India’s budget battle against faltering GDP
On the 26th November 1947, the first Union budget of Independent India was published. The latest, unveiled on 1st of February, echoes some of the same solemn notes as the Indo-Pakistan war of 1947-1948 bears an uncanny resemblance to the pandemic the world is fighting today. The focus on funding Defence Services in 1947, somewhat mirrors today’s decision to put $30.1 billion towards fighting the COVID-19 battle. As the pandemic is ravaging economies worldwide, India’s budget announcement captured the eyes of many.
India’s finance minister, Nirmala Sitharaman outlined plans to increase health spending by 137%, boost infrastructure investment and has presented an ambitious plan for divestment. Divestment refers to the selling of some or all of its assets or subsidiaries to streamline operations. In India's case, the budget sketches out plans for the selling of public sector firms, such as Air India, which are heavily debt laden. With such visionary policy proposals being put on the table, investors question whether Sitharaman can turn the tide on its battle against faltering GDP?
India’s impressive growth over the last century is recognised worldwide. However, with increasing protectionist reforms and a financial sector riddled with challenges, long predating the turmoil of 2020, many argue that two policy errors have significantly exacerbated a political divide and put a halt to the economy’s remarkable growth.
As mentioned above, India has increasingly been adopting protectionist policies, notably high tariffs and minimum import prices, intending to protect the economy from wide domestic price fluctuations. You may immediately be questioning why this is an error, as, on the surface, these policies seem rational. To a certain extent, you are not misled. Frequent price changes can cause uncertainty, deterring investment and adversely impacting the economy. This is largely due to what Keynes noted to be individuals’ ‘animal spirits’. The theory suggests that uncertainty triggers a herd mentality, increasing the snowball effect's risk where large amounts of money leave the economy. However, foreign investment only accounts for 1.76% of the nation’s GDP, suggesting an isolated impact. For this reason, the rationality of these protectionist policies can be brought into question.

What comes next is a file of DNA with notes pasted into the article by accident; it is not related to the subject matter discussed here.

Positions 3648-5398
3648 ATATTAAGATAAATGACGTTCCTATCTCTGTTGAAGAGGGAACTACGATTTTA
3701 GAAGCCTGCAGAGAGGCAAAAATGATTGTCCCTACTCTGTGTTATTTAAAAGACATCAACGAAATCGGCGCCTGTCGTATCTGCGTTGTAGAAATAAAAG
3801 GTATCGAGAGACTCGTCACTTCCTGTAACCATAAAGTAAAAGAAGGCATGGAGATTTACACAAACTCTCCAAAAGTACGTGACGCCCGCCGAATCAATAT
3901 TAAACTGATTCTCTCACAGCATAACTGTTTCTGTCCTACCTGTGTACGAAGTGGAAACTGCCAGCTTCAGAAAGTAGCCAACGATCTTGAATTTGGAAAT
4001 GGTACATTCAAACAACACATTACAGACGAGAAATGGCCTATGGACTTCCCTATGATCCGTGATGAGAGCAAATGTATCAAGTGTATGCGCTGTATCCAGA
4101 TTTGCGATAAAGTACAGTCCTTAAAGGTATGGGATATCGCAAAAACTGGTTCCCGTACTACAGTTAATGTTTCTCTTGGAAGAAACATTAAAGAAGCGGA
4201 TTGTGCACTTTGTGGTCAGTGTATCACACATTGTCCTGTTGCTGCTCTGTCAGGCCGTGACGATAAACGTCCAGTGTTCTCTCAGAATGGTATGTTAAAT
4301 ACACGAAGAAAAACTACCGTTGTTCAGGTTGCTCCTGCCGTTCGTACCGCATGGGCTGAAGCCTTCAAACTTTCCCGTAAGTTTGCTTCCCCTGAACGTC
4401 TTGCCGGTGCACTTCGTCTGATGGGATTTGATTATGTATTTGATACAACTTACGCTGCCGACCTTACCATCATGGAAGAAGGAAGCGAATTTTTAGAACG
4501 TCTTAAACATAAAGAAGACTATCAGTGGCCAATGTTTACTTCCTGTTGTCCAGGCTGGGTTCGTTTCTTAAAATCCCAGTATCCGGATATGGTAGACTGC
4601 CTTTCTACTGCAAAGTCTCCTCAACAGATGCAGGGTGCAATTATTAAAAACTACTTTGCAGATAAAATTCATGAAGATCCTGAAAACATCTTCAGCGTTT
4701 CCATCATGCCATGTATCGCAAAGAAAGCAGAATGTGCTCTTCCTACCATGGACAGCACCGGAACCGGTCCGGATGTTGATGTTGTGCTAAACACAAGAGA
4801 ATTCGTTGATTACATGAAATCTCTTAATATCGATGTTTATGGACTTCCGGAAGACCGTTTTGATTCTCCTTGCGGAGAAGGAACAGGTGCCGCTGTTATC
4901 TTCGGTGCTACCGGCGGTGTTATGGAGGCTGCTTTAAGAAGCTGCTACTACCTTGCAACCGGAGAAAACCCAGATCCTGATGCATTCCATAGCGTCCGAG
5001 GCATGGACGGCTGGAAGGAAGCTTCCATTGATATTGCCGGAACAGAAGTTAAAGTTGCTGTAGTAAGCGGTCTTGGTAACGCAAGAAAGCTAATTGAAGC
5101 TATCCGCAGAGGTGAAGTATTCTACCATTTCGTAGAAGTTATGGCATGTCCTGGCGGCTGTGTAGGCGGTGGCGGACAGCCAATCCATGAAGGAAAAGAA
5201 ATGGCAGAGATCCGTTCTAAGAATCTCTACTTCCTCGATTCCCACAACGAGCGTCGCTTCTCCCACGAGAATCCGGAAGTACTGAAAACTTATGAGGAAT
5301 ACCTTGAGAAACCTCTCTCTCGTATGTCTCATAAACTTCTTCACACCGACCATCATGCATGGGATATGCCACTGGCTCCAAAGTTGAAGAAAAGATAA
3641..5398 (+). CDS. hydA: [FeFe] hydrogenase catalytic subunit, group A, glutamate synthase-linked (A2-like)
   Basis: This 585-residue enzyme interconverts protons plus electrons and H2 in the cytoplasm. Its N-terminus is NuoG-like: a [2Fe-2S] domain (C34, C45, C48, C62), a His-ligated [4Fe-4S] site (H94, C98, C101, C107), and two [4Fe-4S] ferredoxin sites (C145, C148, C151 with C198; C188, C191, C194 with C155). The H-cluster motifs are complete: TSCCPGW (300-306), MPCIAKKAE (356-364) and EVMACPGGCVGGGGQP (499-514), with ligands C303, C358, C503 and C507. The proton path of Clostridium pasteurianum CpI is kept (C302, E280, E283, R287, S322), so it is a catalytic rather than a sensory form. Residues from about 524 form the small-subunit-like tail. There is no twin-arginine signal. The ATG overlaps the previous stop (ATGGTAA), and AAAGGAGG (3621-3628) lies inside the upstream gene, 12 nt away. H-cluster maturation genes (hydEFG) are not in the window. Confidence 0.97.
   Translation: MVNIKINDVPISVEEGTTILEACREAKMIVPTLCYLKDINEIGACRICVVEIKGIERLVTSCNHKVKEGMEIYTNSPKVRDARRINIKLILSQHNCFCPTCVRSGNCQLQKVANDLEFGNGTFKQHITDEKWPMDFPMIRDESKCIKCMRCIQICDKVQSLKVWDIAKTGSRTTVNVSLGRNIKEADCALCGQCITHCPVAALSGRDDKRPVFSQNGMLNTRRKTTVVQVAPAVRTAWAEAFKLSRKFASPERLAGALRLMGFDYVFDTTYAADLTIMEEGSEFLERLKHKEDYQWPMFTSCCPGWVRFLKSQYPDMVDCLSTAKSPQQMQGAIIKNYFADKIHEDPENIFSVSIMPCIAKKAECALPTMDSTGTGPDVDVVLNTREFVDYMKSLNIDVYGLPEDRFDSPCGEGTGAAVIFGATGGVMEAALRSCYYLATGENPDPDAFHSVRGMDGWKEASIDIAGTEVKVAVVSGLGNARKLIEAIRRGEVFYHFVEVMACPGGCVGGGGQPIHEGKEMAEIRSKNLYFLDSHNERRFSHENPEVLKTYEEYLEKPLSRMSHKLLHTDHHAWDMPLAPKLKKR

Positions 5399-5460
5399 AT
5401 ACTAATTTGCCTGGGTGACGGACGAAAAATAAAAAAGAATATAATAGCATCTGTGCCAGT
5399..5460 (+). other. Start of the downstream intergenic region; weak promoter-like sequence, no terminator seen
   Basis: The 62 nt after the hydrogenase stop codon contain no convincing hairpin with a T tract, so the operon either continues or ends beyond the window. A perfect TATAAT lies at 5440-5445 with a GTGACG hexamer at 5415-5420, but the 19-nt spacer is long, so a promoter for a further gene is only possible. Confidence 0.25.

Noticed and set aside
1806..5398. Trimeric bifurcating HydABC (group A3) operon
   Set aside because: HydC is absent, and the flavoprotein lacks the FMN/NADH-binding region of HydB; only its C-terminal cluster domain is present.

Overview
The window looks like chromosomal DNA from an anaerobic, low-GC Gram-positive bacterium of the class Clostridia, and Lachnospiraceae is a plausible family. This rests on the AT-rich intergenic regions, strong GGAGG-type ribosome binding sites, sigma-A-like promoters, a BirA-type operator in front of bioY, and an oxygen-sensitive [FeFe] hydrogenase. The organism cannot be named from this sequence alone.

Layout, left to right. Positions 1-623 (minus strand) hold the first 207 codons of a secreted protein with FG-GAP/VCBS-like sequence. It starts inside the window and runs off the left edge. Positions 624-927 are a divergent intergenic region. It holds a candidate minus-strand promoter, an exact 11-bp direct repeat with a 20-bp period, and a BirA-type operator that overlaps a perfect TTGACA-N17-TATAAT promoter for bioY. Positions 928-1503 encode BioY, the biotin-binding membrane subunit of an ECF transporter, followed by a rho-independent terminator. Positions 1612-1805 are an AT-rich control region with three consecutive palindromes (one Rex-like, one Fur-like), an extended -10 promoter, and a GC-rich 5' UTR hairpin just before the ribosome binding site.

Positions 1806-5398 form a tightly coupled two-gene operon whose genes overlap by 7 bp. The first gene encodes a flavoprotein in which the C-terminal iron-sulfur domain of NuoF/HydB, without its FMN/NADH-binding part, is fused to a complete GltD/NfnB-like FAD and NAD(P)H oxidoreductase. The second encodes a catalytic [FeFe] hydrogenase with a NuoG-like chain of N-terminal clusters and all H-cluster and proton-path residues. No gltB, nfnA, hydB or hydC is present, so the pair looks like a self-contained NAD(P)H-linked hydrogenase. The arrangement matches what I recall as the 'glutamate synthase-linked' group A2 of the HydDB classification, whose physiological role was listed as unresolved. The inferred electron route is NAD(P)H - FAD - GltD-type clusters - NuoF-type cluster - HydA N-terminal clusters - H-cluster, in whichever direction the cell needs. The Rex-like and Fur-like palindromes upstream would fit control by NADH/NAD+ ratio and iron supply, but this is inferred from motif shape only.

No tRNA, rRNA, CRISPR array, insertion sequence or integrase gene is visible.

Also, recent tariffs have been imposed in retaliation against the USA. These spiteful decisions pay little attention to the negative impacts consumers will be forced to face, and India’s history proves that protectionist policies materialise with only damaging consequences, marked by “higher prices, inferior goods, low productivity and self-fulfilling export pessimism”, as noted by the FT. India’s textiles industry exemplifies this risk as the implementation of protectionist policies prevented innovation, meaning India had no place in the global market.
However, the Bombay Stock Exchange’s 5% gain that accompanied the recent budget announcement has ignited hope in investors. India’s government aims to open up its financial sector by increasing foreign investment limits in insurance companies; thereby, allowing foreign ownership and control. Despite this positive reform, high tariffs persist and with rating agencies giving India the lowest investment grade rating, India’s attractiveness to foreign investment is as alluring as spending another year unable to go to the pub.
The second policy error is the relaxing of the 2016 Insolvency and Bankruptcy Code framework. The Insolvency framework serves to resolve problems that arise when firms and investors cannot repay their debts. Therefore, the code aims to protect small investors and increase the convenience of doing business. Overall, the framework helped India’s economy as its rebalanced class interests and improved capital allocation. Now, however, borrowers can skip payments and banks can pretend they are being paid. In addition, loans that would otherwise default are now permitted to be restructured.
The third problem with this reform is that government-owned banks can manipulate the system to maintain control of “zombie” businesses. In the world of business and finance, “zombies” are companies that earn just enough money to continue operating and service debt but are unable to pay off their debts. India’s faulty system allows these firms to stay liquid as government officials, with an overriding socialist mindset, believe that allowing insolvency will result in a loss of jobs, income and further provisioning for banks. Clearly, however, these firms impede productivity gains and adversely affect economic growth. India leads in the number “zombie” firms in Asia, bringing forth the question of whether these corporate underachievers be driving India’s faltering GDP?
Although growth has been decelerating since 2016, looking at the last 100 years, data from the world bank suggests that India’s growth has in fact been generally resilient to both domestic and external shocks. This phenomenon is largely explained by India’s diverse economy, which is seeking further divestment, as indicated by Monday’s budget.
However, with persisting crony capitalism, political anarchy and an economy in the midst of one of its most gruelling battles against COVID-19. Faced with faltering growth and a pandemic, it is unlikely that India’s finance minister, Nirmala Sitharaman, has the power to turn the tides with Monday’s announcement.